Iran News ...


5/5/03

Petroleum: The Black Curse

By: Vahid Isabeigi, Ottawa, Canada
vahid_agha@canada.com

This miraculous product, often referred to as black gold, has been in use for thousands of years. Oil is recorded to have been in use by the Chinese for about 2000 years. Subsequent to the invention of the combustion engine and later the first motorised car in the last portion of the 19th century, the usage and value of petroleum culminated profoundly. Consequently, the newly independent Middle Eastern countries, which had long been suffering from exploitation by colonial forces, started fostering their economy and state structure through petroleum.

The discovery of oil in 1908 in Masjed Soleyman by the British Petroleum marks the beginning quest of the for petroleum in Iran. Iran was followed by other Persian Gulf States and Iraq[1]. These discoveries gradually intensified the voracity of the British, who undertook the task of extracting petroleum from Iran and other Persian Gulf States. The discovery of petroleum in Iran, where the main livelihood of people used to be agriculture and farming, and in Persian Gulf States, where the populace lived on pearl fishing, created a new era in the history of the Middle East. This historical piece of land, which had forfeited its importance gradually after renaissance in Europe, shifted into a new focus of geopolitical attention. Meanwhile, the immense wealth brought about by the discovery of petroleum was amongst the main reasons delaying the independence of such states as Kuwait, United Arab Emirates, Qatar, who achieved independence only in the last half of the twentieth century.

In the mean time, the swift change within the Iranian polity, state structure, and the economy are all indicative of the unprecedented impact of petroleum on our society. As the trends have demonstrated, Iran, a country with a tremendous industrial capacity apart from petroleum, has never had an enduring stability in its soil ever since the discovery of petroleum. Despite the assertions of many that the lack of petroleum would have plunged us into abject poverty, the truth is that it has undermined our political and social stability since the presence of the country's highly valued resource has proliferated Iran's regional importance. The Consequent saga of episodes have shown what a black cloud this "black gold" has indeed been and how it has instigated the outbreak of the century's notable events such as the coup d'etat of 1953 and the revolution of 1979, both of which have left indelible scars on every Iranian. Given the extent of convulsions which have plagued us due to being endowed with one of the most precious resources of the 20th century, the question arises, could we have done better in the absence of petroleum?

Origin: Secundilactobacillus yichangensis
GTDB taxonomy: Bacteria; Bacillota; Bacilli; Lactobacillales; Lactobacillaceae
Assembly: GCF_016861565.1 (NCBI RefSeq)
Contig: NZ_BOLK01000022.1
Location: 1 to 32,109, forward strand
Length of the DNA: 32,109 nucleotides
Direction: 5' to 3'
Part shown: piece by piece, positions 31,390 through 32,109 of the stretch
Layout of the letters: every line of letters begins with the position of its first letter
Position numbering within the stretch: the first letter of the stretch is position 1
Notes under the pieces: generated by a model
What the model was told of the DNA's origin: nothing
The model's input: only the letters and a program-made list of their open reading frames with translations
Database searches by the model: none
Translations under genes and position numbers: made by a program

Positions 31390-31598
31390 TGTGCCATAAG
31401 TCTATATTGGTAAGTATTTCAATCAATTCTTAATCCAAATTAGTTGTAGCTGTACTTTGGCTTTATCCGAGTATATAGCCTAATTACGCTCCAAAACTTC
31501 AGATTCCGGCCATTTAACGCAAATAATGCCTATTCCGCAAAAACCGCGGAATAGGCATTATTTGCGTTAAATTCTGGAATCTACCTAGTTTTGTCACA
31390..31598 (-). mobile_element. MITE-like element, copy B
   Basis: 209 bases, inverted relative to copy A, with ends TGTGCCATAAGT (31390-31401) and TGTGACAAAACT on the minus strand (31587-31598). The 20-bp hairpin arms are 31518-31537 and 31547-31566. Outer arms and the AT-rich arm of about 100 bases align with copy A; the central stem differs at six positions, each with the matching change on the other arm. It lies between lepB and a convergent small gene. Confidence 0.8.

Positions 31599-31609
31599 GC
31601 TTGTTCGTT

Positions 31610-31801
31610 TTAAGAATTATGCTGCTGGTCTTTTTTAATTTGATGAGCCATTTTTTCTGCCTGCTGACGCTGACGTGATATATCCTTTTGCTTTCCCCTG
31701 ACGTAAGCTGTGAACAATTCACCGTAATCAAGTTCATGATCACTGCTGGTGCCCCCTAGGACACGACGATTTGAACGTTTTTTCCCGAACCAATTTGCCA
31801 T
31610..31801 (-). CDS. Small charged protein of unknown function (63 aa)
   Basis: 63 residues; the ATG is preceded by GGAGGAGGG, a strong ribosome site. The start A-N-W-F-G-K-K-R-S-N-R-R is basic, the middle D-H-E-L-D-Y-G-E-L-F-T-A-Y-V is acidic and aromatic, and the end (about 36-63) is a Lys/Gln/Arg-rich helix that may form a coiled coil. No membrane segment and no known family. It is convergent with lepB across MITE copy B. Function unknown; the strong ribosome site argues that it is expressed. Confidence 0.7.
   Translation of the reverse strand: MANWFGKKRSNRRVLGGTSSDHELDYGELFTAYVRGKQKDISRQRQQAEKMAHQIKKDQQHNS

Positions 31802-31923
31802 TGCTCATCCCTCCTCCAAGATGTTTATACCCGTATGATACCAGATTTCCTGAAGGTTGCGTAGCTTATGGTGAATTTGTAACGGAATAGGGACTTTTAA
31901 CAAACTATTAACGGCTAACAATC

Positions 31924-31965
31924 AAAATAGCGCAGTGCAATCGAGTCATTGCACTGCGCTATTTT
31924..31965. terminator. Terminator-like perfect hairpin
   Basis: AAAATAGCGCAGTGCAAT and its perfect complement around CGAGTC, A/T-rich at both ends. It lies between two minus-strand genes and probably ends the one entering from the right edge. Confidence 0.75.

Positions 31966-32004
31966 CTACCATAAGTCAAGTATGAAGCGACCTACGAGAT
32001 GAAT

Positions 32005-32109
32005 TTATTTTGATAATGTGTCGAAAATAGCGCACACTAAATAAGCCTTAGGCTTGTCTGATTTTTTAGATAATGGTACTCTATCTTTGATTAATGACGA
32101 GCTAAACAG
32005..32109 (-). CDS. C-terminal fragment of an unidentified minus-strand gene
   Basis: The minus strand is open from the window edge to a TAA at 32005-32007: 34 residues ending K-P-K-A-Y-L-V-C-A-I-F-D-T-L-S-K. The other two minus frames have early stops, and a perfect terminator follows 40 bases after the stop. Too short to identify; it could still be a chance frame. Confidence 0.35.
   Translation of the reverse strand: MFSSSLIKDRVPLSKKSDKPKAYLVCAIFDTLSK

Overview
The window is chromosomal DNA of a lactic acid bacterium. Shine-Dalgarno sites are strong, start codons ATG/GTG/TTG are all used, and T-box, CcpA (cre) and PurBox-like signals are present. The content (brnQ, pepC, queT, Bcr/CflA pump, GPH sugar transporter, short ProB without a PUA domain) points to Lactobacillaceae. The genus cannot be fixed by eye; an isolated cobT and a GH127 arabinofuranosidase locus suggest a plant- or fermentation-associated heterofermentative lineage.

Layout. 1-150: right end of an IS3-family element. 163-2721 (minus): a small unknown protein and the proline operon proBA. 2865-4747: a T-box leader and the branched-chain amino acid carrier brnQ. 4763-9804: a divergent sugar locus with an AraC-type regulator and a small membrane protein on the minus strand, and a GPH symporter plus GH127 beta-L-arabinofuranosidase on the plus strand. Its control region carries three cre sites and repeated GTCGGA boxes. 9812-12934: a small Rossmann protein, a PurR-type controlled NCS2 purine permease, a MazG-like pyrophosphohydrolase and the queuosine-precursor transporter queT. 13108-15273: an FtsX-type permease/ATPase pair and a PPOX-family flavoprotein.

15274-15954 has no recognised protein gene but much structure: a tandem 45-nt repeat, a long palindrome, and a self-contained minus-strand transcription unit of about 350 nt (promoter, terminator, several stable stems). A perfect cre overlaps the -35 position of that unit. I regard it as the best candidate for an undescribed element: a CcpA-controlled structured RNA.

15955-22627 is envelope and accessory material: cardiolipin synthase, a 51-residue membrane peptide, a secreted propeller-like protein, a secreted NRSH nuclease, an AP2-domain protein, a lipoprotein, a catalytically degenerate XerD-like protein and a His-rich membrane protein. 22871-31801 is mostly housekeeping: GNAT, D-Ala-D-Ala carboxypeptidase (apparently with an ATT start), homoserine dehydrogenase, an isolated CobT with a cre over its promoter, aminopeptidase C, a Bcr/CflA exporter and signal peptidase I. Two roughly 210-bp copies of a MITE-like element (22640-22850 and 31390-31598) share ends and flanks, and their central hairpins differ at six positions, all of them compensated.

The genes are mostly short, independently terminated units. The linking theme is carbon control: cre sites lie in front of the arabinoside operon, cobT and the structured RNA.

Ever since drilling petroleum in Iran during the first quarter of the 20th century, the revenues, which were shared between the British and the ruling Iranian dynasty, have constituted the backbone of the Iranian Economy. This contingency on petroleum reached immeasurable levels during the reign of M. Reza Pahlavi, who surged the production rate in order to finance the grandiose projects he had launched. However, throughout his reign, despite an unprecedented boost in industries to meet the internal demand such as cement, automotive, and food-processing, petroleum and its by-products still constituted 99% of the export revenues, which equaled the ratio in such countries as Saudi Arabia, Qatar, Oman, and Kuwait. The post-revolutionary period saw a steady, but insufficient growth in the percentage of non-oil products; all the same, this period witnessed an appreciable economical slump, which resulted in the stagnation of domestic industries. While the country's population almost doubled within the 2 decades following the revolution, there occurred a sharp decrease in GDP per capita from $2200 to $1.640 [2], which was instigated by the dwindling petroleum production. At the current production rate, which stands at 3.6 million barrels per day [3], half of which is consumed domestically, the task of generating the required amount of cash appears to be a long haul. Meanwhile, the bulk of Iran's non-oil exports are still composed of hand-woven carpets, pistachio, dates, raisins, and caviar whose percentage in the share of exports saw a steady increase. However, given Iran's immense economical and social potential, the fact that petroleum incomes have always formed the kernel of the export revenues is indeed a great shame. Yet, the regime's reluctance, bequeathed from the preceding one, to focus on the country's non-oil potential, is an outright invitation to havoc. Iran isn't a desert kingdom like Saudi Arabia, where 95% of the country is littered with deserts and only a tiny percentage of the country is arable and inhabitable. Nor can Iran's unutilised potential can be juxtaposed with a country like Kuwait, whose existence is attributable to petroleum. However, when one investigates the portrait of the foregoing countries' export records, it will be rather easy to remark on the similarity of their economies: dependence on oil. Iran, at current production rate, will have run out of its petroleum resources within the next 70 years. Considering the fact that petroleum in Iran has been extracted since 1912 (namely for 90 years now) and that Iranian economy has been totally contingent on petroleum throughout this lengthy period, who can guarantee that the same trend will not persist within the next 70 years? At its current growth rate, 1.2 %, Iran's population will have exceeded 152 million within 70 years. If a viable and self-sufficient economy is not created and if the long-lasting inadvertence that has been displayed over the decades still continues, then chaos will ultimately set in.